Interpreting sleep studies

Overview

Each 'Level 1' sleep study performed by SNORE Australia includes a comprehensive, 3-page sleep study report that is sent to the referring doctor. The sleep study report routinely includes the following:

  • Patient details, summary of relevant measurements, sleep-related complains and medical history
  • Sleep-related diagnoses, including colour print-out from patient sleep-study data; where appropriate, abnormal brain wave activity, abnormal respiratory events and abnormal leg movements are outlined)
  • Personalised treatment recommendations based on polysomnogram findings and detailed patient history; our recommendations are based on up-to-date treatment guidelines and evidence based medicine
  • Detailed sleep-statistics, calculated after the polysomnogram has been fully analysed by experienced Sleep Study Scorers
  • Detailed respiratory statistics, snoring volumes and oxygen saturation profile
  • CPAP titration reports contain an overview of CPAP changes during the night, along with specific CPAP pressure and mask recommendations
An example of an overnight diagnostic sleep study report can be found here.
An example of an overnight CPAP titration sleep study report can be found here.

 

Sleep Study Scoring

All SNORE Australia Sleep Studies are individually analysed by experienced Sleep Study Scorers. Our senior staff are registered sleep technologists with the BRPT (Board of Registered Polysomnographic Technologists), an internationally recognised qualifcation in sleep technology. Studies are analysed according to international standards outlined by the AASM (American Academy of Sleep Medicine), ASA (Australian Sleep Association) and ASTA (Australian Sleep Technologists Association).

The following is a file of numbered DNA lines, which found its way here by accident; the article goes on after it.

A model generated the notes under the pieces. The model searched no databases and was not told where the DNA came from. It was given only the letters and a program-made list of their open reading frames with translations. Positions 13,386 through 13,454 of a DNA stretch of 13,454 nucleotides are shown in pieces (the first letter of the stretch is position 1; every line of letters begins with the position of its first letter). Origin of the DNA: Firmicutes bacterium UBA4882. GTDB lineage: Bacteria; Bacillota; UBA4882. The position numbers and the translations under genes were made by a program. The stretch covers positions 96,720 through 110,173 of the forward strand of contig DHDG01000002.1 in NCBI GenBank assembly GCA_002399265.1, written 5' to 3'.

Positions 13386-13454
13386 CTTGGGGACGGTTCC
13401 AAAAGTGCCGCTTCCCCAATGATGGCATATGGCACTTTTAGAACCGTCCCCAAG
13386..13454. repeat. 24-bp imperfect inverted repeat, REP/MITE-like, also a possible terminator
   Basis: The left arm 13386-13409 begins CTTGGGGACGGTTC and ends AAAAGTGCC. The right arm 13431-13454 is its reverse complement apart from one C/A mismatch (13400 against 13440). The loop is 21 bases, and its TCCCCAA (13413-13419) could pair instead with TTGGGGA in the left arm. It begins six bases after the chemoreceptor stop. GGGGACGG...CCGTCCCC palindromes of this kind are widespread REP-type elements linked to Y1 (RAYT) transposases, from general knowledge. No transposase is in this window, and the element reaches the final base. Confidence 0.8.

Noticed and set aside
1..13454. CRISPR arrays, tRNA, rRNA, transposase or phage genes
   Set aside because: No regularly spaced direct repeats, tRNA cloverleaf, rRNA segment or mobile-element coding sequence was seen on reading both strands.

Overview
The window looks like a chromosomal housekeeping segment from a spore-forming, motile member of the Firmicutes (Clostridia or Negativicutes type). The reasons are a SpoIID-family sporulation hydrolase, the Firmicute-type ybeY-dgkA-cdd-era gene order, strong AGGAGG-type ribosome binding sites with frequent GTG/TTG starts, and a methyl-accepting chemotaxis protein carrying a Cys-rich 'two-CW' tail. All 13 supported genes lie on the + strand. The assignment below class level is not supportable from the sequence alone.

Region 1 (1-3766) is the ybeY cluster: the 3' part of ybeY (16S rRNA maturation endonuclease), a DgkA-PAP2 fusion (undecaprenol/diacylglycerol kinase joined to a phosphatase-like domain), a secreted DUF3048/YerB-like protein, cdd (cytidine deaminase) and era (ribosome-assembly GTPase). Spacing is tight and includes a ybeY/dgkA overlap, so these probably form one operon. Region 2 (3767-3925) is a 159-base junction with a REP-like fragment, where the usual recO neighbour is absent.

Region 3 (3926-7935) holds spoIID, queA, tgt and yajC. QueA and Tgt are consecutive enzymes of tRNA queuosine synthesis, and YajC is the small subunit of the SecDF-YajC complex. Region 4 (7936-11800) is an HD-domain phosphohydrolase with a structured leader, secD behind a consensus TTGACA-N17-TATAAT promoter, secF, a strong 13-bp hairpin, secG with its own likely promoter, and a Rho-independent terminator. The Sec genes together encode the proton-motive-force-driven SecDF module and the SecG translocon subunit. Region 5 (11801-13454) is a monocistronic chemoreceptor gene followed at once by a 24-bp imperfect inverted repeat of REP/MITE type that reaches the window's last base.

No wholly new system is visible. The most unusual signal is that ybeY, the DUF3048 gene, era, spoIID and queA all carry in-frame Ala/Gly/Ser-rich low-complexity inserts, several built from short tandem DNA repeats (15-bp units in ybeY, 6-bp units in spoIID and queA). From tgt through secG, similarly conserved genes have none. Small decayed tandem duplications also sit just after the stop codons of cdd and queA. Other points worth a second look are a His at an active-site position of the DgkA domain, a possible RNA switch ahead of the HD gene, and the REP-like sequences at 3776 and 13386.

Legend for Acronyms Commonly Used in Sleep Study Reports

Arousal: abrupt shift of EEG frequency during sleep, including alpha, beta, theta and/or higher frequencies for >3 seconds and preceded by at least 10 seconds of sleep. Arousals can occur during NREM and REM sleep

BMI: Body Mass Index (indicator of healthy body weight based on patients height)

CPAP: continuous positive airway pressure

ESS: Epworth Sleepiness Score (indicator of subjective daytime sleepiness)

Level 1: highest international standard of polysomnography recording

NREM sleep: non-rapid eye movement sleep

REM sleep: rapid eye movement (dream) sleep

REM-latency: time from sleep-onset to the first period of REM sleep

Sleep-latency: time from lights off to first period of sleep - this is essentially how long it takes for a patient to get to sleep

Sleep-related history: symptoms and information, as reported by patient

Respiratory Event Types:

Central apnoea: ≥90% reduction in peak thermal excursion from baseline, lasting at least 10 seconds; central apnoeas are associated with absence of inspiratory effort throughout the entire period of absent airflow

Obstructive apnoea: ≥90% reduction in peak thermal excursion from baseline, lasting at least 10 seconds; obstructive apnoeas are associated with continued or increased effort throughout the entire period of absent airflow

Mixed apnoea: ≥90% reduction in peak thermal excursion from baseline, lasting at least 10 seconds; mixed apnoeas are associated with absence of inspiratory effort at the start of the event, followed by return of inspiratory effort during the second portion of the event

Hypopnoea: ≥30% reduction in nasal pressure signal from baseline, lasting at least 10 seconds; hypopnoeas are associated with an oxygen desaturation of at least 3% and/or an EEG arousal

RERA: sequence of breaths lasting 10 seconds or more, with increasing respiratory effort or flattening of the nasal pressure signal leading to an EEG arousal during sleep (scored when criteria for hypopnoea is not met

AHI: Apnoea Hypopnoea Index, indicates severity of sleep-disordered breathing; ≤5 = normal; 6-14 = mild; 15-29 = moderate; ≥30 = severe